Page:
French cafés reopen today but economy still set for huge tumble

The French economy is set to contract 11% this year due to the coronavirus crisis and more hard days lie ahead until things bounce back next year, Finance Minister Bruno Le Maire has said.
French cafés reopen today but economy still set for huge tumble

The French economy is set to contract 11% this year due to the coronavirus crisis and more hard days lie ahead until things bounce back next year, Finance Minister Bruno Le Maire has said.

France imposed one of the Europe’s strictest lockdowns in mid-March and only began removing restrictions on May 11. Cafes, bars and restaurants were only allowed to reopen for regular business today.

“We were hard hit by the virus, we took effective measures to protect French people’s health but the economy practically ground to a halt for three months,” Mr Le Maire told RTL radio.

“We’re going to pay for it with growth,” he said, adding that a budget update being prepared would forecast a contraction of 11% versus one of 8% forecast previously.

With some 300,000 cafes, bars, and restaurants reopening, Mr Le Maire said that they would continue to benefit from handouts from a government solidarity fund until the end of the year to help cover fixed costs.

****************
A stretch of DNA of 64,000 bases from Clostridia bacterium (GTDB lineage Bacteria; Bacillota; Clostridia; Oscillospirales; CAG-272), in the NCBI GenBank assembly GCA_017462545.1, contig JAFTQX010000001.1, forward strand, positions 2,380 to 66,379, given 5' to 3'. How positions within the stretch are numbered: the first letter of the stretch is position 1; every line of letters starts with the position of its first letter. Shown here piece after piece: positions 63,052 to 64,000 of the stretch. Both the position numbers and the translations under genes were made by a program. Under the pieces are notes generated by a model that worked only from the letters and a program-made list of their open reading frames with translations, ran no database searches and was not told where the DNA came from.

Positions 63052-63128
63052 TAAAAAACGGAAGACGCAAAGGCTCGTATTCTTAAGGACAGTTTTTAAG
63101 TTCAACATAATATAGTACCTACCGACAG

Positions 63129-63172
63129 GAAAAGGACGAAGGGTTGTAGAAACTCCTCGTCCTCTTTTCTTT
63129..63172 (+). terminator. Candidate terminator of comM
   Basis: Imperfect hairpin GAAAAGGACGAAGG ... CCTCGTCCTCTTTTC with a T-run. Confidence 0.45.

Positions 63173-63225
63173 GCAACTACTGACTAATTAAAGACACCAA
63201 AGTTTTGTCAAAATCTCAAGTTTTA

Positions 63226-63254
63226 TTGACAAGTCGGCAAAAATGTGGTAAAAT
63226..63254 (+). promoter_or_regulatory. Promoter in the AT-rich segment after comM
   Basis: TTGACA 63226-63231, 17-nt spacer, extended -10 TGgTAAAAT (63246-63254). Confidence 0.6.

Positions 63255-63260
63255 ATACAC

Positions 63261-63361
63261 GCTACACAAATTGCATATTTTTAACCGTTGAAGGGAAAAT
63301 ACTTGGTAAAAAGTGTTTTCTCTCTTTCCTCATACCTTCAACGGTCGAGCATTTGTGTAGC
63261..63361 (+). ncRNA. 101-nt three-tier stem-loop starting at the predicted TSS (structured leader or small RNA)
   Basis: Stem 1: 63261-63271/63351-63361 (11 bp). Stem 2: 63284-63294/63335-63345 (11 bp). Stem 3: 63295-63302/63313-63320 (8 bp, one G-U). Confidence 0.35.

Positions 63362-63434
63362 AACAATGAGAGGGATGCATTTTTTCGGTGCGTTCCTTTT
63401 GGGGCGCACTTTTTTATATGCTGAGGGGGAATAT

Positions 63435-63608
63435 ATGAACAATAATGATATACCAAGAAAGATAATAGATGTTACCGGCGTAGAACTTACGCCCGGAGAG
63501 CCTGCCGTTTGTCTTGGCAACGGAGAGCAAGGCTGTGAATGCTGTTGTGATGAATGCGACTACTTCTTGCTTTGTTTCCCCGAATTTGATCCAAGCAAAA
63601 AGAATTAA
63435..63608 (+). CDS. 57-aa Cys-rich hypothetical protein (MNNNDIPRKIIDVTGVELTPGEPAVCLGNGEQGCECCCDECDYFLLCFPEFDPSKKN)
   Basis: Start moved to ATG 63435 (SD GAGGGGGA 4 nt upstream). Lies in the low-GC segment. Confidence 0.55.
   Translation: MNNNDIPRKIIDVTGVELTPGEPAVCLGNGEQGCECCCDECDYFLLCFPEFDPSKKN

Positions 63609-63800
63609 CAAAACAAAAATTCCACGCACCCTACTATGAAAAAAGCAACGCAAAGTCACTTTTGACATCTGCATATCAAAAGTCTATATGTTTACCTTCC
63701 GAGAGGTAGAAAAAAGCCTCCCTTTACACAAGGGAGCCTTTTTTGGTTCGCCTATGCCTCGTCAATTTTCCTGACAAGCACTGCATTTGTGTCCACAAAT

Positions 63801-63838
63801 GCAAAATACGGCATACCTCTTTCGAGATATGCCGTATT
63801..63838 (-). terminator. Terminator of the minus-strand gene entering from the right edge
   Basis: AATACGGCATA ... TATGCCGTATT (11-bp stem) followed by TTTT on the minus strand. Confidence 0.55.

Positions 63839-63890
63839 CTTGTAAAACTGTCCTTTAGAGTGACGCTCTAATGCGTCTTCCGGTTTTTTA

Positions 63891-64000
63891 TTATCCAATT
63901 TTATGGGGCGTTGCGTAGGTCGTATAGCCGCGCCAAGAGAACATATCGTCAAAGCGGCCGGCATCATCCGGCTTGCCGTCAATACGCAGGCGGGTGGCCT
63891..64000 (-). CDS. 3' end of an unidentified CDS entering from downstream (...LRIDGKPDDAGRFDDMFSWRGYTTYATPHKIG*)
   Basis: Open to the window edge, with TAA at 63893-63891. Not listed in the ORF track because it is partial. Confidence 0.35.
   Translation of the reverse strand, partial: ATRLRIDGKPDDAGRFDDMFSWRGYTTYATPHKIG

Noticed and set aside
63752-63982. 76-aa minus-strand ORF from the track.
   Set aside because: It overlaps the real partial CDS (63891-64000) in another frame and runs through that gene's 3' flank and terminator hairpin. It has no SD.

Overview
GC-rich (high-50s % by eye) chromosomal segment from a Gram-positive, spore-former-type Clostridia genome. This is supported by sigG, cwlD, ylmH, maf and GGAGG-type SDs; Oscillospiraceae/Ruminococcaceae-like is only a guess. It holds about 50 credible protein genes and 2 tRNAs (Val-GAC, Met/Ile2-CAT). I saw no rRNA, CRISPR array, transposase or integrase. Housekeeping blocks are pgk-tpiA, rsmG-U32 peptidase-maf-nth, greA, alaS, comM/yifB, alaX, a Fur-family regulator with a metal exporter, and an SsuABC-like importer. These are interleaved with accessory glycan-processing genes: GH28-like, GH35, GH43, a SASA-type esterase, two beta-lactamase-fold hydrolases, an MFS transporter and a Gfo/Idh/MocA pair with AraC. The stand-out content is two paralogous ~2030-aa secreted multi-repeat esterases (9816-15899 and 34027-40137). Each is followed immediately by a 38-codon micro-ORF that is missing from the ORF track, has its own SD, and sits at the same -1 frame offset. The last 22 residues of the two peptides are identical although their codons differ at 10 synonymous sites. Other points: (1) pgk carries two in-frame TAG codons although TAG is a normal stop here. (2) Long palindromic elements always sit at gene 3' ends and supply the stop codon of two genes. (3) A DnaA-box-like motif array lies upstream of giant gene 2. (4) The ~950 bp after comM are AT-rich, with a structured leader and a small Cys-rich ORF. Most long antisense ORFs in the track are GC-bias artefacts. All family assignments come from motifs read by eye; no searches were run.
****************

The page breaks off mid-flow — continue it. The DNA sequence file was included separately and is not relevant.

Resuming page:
“Even if it is hard to hear on a day when the sun is shining and the cafes are reopening, the hardest part is still ahead of us in social and economic terms,” he said.

Meanwhile, Britain’s house prices fell by the most in more than 11 years in May as the coronavirus crisis hammered the market, UK mortgage lender Nationwide said.

Nationwide said prices fell by 1.7% last month from April, the biggest monthly decline since February 2009.

In annual terms, prices rose by 1.8%, slowing from 3.7% in April.

The British government relaxed some of its restrictions on the housing market in England in May.

Property website Rightmove said over the weekend it had its busiest day on record last week, suggesting activity was picking up.

But Nationwide said the medium-term outlook remained highly uncertain.

Samuel Tombs, economist with Pantheon Macroeconomics, said the May fall was probably just the start of a slide in house prices over the rest of this year.

“The huge size of the blow from Covid-19 to households’ incomes and the deterioration in consumers’ confidence suggests that house prices must drop,” he said.

“We look for a 5% decline in prices by the end of the third quarter.”

Nationwide said the impact of the pandemic on the mindset of home buyers was likely to weigh on the market.

A survey it conducted suggested people had put off moving as a result of the lock down and would-be buyers were planning to wait six months on average.

Nationwide said official tax data showed residential property transactions were down by an annual 53% in April.

“Nevertheless, our ability to generate the house price index has not been impacted to date,” it said.

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